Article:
"כלבים וחתולים הם חיות מחמד."
Translation:Dogs and cats are pets.
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I have to apologize first for the long explanation and the necessary introduction: Arabic and Hebrew have the same roots. Academic Arabic was less contaminated by foreign languages through centuries. Therefore to better understand the origins of words it is important to compare "cousin languages". The Scriptures are good references to give examples. ....to be continued
I had to switch keyboards...Sorry! So this root gave the concepts; to include, to contain, to wind the wool into a ball, to coil up the rope on a boat, a snake charmer. a slow worm. On the other hand (hawa') Eve, Eva is the mother of Caen and Abel and therefore the mother of all human beings according to Scriptures.
To make things clear pet in Hebrew and Arabic comes from the root "alive" ((hay)) which means it has anima .....animal. An animal who lives in homes (Arabic) or an animal who gives you comfort or alleviates your stress when you come home (Hebrew). But this has nothing to do with the snake or with Eva although the roots are very close to each other
Nassib, if you know Arabic, can I ask an unrelated question? There's a discussion trying to find out where the Hebrew slang word Wallak (וואלק) came from (apologies if it's a curse word). I read it's from Arabic, but no one can figure out what it would be in Arabic. Sorry this is off topic, but I wondered if you had an idea. Thanks!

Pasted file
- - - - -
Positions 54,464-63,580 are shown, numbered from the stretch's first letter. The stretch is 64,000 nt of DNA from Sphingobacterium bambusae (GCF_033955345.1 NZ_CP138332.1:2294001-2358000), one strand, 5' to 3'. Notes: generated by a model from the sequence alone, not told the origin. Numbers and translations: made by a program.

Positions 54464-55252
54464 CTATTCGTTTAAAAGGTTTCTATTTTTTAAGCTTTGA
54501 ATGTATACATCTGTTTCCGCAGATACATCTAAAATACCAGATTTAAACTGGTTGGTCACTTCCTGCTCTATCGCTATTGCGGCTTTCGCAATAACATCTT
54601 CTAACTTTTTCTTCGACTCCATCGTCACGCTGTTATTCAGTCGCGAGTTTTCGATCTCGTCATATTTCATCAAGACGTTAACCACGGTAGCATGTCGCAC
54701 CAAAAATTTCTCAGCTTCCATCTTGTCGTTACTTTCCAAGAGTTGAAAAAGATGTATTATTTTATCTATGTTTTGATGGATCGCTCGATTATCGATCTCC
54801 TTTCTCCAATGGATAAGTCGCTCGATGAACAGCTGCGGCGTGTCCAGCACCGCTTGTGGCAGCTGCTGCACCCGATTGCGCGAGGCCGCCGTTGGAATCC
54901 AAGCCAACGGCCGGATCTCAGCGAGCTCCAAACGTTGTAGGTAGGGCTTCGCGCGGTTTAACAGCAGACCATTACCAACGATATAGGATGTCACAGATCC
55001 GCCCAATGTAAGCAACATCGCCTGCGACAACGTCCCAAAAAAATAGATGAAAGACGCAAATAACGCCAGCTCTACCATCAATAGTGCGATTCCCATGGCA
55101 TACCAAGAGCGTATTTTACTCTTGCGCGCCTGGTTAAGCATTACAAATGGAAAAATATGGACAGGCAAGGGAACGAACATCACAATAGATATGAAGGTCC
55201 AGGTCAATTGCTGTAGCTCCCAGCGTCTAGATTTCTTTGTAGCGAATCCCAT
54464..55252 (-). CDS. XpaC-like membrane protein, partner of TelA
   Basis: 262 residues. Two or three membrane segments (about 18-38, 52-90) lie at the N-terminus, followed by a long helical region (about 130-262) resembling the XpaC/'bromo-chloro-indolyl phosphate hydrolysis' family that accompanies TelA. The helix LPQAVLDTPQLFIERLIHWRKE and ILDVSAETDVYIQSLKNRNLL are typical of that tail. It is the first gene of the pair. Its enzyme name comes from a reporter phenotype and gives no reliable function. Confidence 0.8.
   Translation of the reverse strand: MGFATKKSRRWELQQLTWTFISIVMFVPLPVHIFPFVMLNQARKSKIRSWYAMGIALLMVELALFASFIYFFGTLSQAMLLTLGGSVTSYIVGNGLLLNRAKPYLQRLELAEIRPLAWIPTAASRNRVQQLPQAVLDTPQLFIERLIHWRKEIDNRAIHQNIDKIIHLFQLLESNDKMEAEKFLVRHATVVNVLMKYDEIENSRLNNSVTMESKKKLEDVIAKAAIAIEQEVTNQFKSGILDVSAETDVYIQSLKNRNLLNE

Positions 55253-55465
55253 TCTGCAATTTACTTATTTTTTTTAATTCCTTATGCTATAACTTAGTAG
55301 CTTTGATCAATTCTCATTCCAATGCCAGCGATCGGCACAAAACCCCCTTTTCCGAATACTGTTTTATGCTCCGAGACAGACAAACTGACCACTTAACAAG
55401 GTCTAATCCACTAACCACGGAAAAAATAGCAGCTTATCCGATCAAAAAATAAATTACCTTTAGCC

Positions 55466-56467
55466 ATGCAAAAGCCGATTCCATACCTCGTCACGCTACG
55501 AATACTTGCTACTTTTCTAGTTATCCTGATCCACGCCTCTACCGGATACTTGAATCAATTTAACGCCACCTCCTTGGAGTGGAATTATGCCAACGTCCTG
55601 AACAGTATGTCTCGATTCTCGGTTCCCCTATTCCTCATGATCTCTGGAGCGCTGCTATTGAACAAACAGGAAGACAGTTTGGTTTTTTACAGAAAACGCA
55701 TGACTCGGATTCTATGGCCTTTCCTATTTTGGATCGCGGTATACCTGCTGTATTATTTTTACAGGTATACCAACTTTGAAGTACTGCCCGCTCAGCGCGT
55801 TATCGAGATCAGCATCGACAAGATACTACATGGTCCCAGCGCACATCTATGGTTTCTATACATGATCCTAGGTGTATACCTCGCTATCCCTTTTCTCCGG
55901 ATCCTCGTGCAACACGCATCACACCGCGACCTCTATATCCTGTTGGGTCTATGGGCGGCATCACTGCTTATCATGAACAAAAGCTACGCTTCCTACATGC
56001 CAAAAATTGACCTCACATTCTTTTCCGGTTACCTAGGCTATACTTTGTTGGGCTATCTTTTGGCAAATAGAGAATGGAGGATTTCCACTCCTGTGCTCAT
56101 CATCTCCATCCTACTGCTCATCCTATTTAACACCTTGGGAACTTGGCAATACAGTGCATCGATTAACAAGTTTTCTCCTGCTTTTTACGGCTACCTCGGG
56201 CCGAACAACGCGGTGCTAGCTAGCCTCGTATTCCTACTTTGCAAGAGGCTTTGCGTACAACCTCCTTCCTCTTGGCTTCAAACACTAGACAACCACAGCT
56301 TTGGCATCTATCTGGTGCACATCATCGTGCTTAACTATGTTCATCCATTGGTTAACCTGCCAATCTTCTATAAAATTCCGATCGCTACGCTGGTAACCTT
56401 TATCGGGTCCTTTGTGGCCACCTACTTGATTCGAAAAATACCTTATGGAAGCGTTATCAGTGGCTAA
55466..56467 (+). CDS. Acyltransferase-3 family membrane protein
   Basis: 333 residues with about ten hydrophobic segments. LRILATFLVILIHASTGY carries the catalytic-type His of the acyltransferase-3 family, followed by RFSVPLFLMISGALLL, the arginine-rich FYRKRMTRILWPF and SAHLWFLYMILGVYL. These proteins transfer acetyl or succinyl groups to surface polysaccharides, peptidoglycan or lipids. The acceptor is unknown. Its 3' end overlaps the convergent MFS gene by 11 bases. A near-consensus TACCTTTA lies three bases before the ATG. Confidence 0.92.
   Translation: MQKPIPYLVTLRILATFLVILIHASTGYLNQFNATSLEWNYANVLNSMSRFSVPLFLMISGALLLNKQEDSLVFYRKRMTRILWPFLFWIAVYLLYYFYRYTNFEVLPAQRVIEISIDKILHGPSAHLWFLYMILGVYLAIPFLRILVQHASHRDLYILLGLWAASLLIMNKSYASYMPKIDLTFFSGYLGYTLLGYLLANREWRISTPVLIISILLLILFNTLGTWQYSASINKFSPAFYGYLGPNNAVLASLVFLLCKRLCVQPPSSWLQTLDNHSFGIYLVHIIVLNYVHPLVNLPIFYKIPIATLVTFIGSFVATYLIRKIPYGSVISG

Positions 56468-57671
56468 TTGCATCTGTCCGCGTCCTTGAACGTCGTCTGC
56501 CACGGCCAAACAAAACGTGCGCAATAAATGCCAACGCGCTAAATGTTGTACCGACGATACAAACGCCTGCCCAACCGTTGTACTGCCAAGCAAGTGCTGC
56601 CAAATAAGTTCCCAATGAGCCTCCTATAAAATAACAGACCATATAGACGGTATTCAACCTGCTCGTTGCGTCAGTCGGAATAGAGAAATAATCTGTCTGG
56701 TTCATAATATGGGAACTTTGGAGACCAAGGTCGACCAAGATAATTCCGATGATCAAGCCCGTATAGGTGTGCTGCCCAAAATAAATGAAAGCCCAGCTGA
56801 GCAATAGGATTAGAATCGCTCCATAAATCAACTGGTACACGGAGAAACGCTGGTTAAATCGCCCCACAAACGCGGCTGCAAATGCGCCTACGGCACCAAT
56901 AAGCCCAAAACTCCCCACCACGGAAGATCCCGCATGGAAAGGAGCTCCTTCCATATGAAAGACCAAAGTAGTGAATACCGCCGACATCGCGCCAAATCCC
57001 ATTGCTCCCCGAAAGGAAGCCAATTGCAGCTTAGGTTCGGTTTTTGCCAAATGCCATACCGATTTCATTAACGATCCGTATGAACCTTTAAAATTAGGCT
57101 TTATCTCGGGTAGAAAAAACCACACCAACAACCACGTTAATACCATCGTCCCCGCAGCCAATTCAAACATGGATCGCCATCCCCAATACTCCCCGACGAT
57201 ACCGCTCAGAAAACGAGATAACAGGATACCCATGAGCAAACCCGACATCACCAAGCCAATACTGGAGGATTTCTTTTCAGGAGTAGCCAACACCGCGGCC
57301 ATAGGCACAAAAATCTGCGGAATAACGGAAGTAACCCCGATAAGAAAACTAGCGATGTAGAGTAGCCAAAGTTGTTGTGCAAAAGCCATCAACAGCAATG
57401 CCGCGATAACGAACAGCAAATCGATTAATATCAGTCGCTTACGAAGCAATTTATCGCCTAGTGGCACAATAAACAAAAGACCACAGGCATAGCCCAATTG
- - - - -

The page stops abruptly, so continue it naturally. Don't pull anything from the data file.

Lovely animal. Or similar. You can look yourself. On reverso app, or Pealim.com it gives you the similar words. It came up with loveliness just מחמד in Google. I think someone said it was comfort animal in the discussion but I could be wrong. חיים is life (and a male name, Chaim, or Haim) and חיה (written as chaya, or chaja, was a common Ashkenazi female name. I think animal comes from the same root.
From kveller.com: Meaning:Living. Biblical:Chava is the Hebrew name of Eve, the first woman God created. Gender:Female. Origin:Hebrew. Alternate Spellings:Hava.
No, you can't know without nikud. But, as I wrote. In everyday speech, it will always be pronounced ve-chatulim, so you don't really need to worry too much about it, unless you are studying Biblical Hebrew more seriously. Then you'd really need to know all about nikud.